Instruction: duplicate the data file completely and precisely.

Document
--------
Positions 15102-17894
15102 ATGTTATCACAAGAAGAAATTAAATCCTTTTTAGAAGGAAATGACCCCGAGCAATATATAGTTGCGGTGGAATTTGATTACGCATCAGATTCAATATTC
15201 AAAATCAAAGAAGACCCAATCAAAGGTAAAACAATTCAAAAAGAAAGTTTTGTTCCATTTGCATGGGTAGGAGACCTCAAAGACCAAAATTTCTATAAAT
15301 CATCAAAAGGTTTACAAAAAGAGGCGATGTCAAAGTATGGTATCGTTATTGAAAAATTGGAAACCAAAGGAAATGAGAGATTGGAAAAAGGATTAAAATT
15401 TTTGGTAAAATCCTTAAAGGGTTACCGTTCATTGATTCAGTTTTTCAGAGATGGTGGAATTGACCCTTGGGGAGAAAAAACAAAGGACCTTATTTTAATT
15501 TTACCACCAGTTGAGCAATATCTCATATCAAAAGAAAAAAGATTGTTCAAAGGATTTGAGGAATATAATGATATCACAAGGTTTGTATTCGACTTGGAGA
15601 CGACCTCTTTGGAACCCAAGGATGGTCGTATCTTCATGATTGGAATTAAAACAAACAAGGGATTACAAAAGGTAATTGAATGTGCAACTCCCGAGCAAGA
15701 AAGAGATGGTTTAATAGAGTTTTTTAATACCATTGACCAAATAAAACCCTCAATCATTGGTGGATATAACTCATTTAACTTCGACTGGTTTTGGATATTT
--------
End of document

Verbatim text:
Positions 15102-17894
15102 ATGTTATCACAAGAAGAAATTAAATCCTTTTTAGAAGGAAATGACCCCGAGCAATATATAGTTGCGGTGGAATTTGATTACGCATCAGATTCAATATTC
15201 AAAATCAAAGAAGACCCAATCAAAGGTAAAACAATTCAAAAAGAAAGTTTTGTTCCATTTGCATGGGTAGGAGACCTCAAAGACCAAAATTTCTATAAAT
15301 CATCAAAAGGTTTACAAAAAGAGGCGATGTCAAAGTATGGTATCGTTATTGAAAAATTGGAAACCAAAGGAAATGAGAGATTGGAAAAAGGATTAAAATT
15401 TTTGGTAAAATCCTTAAAGGGTTACCGTTCATTGATTCAGTTTTTCAGAGATGGTGGAATTGACCCTTGGGGAGAAAAAACAAAGGACCTTATTTTAATT
15501 TTACCACCAGTTGAGCAATATCTCATATCAAAAGAAAAAAGATTGTTCAAAGGATTTGAGGAATATAATGATATCACAAGGTTTGTATTCGACTTGGAGA
15601 CGACCTCTTTGGAACCCAAGGATGGTCGTATCTTCATGATTGGAATTAAAACAAACAAGGGATTACAAAAGGTAATTGAATGTGCAACTCCCGAGCAAGA
15701 AAGAGATGGTTTAATAGAGTTTTTTAATACCATTGACCAAATAAAACCCTCAATCATTGGTGGATATAACTCATTTAACTTCGACTGGTTTTGGATATTT